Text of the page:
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NEWS
March 24, 2014
After reading your article about Baltimore Police Commissioner Anthony W. Batts' visit to Chicago to observe its crime-fighting strategy, I could only ask: "Are you kidding me?" ( "Baltimore Police look to Chicago for crime-fighting insight," March 19). In many ways Chicago has more of a crime problem than we do, and it is no more effective at improving it. Baltimore's mayor and police commissioner should look at cities that have turned their crime problems around or have consistently low crime rates.
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NEWS
July 2, 2014
Victims advocates are expressing dismay over a decision this week by Maryland's highest court that could lead to the removal of hundreds of names from a list of registered sex offenders in the state. The advocates say removing names from the registry could put women and children at greater risk by leaving families less able to identify potential predators in their midst. But critics of the list argue there's no evidence it has resulted in fewer sexual assaults or deterred offenders from committing such crimes.
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NEWS
By Julie Bykowicz and Julie Bykowicz,SUN STAFF | January 14, 2003
An upscale Annapolis clothing store that celebrated its 50th anniversary last month and recently pledged financial support for local crime-fighting efforts was the target of a burglary early Sunday in which about $19,000 in clothing was taken. Police said about 50 pairs of pants, 68 sweaters, eight jackets and five leather bags were stolen from Johnson's On the Avenue, a store at the corner of Maryland Avenue and State Circle that caters to military men and high-end male shoppers. "It's a tribute to the community that [Johnson's]
NEWS
By Colin Campbell, The Baltimore Sun | June 16, 2014
Baltimore's nearly $2.2 million proposal to reduce violent crime received preliminary approval from the City Council Monday, Mayor Stephanie Rawlings-Blake said. The proposal would support Operation CeaseFire, a program aimed at reducing recidivism rates among violent offenders; and a youth center to hold minors who break curfew; and includes $1.2 million in city gambling revenue for overtime and staffing in high-crime areas. As the mayor stressed the need for the supplemental funding at a Monday evening news conference at City Hall, she said less than 1 percent of Western District residents committed more than 60 percent of the killings and more than 70 percent of the nonfatal shootings in that area.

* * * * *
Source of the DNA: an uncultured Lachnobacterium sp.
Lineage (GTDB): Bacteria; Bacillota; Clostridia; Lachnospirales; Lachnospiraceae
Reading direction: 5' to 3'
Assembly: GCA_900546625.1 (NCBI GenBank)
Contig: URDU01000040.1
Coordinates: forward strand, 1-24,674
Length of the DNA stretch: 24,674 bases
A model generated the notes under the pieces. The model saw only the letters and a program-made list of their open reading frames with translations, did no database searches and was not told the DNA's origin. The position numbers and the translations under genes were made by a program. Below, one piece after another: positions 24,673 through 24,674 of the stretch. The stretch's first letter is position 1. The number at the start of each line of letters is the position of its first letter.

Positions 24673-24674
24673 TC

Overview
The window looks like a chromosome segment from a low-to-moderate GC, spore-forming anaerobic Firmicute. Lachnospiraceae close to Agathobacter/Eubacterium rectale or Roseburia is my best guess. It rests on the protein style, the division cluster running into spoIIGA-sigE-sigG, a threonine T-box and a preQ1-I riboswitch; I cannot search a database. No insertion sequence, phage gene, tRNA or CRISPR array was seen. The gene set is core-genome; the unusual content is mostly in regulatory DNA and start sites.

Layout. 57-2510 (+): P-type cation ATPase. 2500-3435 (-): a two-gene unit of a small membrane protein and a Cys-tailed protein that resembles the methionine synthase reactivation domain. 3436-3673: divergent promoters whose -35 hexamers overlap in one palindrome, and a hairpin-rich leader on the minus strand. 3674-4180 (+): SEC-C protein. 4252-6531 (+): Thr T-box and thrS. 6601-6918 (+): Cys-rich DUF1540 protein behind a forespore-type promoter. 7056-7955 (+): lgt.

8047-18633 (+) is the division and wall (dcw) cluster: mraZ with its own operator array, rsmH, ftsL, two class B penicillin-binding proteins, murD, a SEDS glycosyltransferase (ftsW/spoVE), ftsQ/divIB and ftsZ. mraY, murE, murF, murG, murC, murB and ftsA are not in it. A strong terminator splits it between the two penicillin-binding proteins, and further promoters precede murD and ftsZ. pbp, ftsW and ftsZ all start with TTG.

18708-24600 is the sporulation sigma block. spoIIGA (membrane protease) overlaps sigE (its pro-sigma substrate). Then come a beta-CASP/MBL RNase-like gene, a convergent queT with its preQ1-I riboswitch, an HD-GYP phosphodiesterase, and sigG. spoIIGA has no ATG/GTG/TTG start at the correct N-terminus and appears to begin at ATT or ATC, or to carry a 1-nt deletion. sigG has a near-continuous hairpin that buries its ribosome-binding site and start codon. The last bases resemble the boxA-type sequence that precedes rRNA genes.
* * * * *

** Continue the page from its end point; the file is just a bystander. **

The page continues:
NEWS
By Tim Craig and Tim Craig,SUN STAFF | April 14, 2000
As Baltimore's homicide count continued to rise yesterday, Mayor Martin O'Malley blamed bickering with former police commissioner Ronald L. Daniel for holding up a new crime-fighting plan that could have prevented the recent spate of killings. The mayor remained undaunted by a homicide count that is rapidly spiraling beyond last year's pace, and he predicted this will be the first year in a decade that Baltimore records fewer than 300 killings. His remarks came after a night during which two men were killed and another critically wounded in three separate shootings.
NEWS
By Erika Niedowski and Erika Niedowski,SUN STAFF | January 24, 1999
Howard County may get state funds this year for another anti-crime "HotSpot," a three-year initiative in which police and other law enforcement officials target a community and tailor a comprehensive prevention and enforcement strategy to it.The budget unveiled this month by Gov. Parris N. Glendening includes $3.5 million to double the number of HotSpots throughout the state from 36 to 72.Howard, which has a HotSpot in Columbia's Long Reach Village, would...
NEWS
April 5, 2000
WITH THE MIGHT of city voters' mandate, Mayor Martin O'Malley made clear yesterday that he won't tinker with a radical crime-fighting plan recommended by his consultants. This is the reality the City Council and others need to take into account as the process for naming the successor to Commissioner Ronald L. Daniel moves ahead. They may argue about the wisdom of the mayor's choice of Edward T. Norris, a former New York City deputy commissioner, to run the Baltimore Police Department. But the 152-page crime-fighting blueprint, in Mr. O'Malley's judgment, is non-negotiable.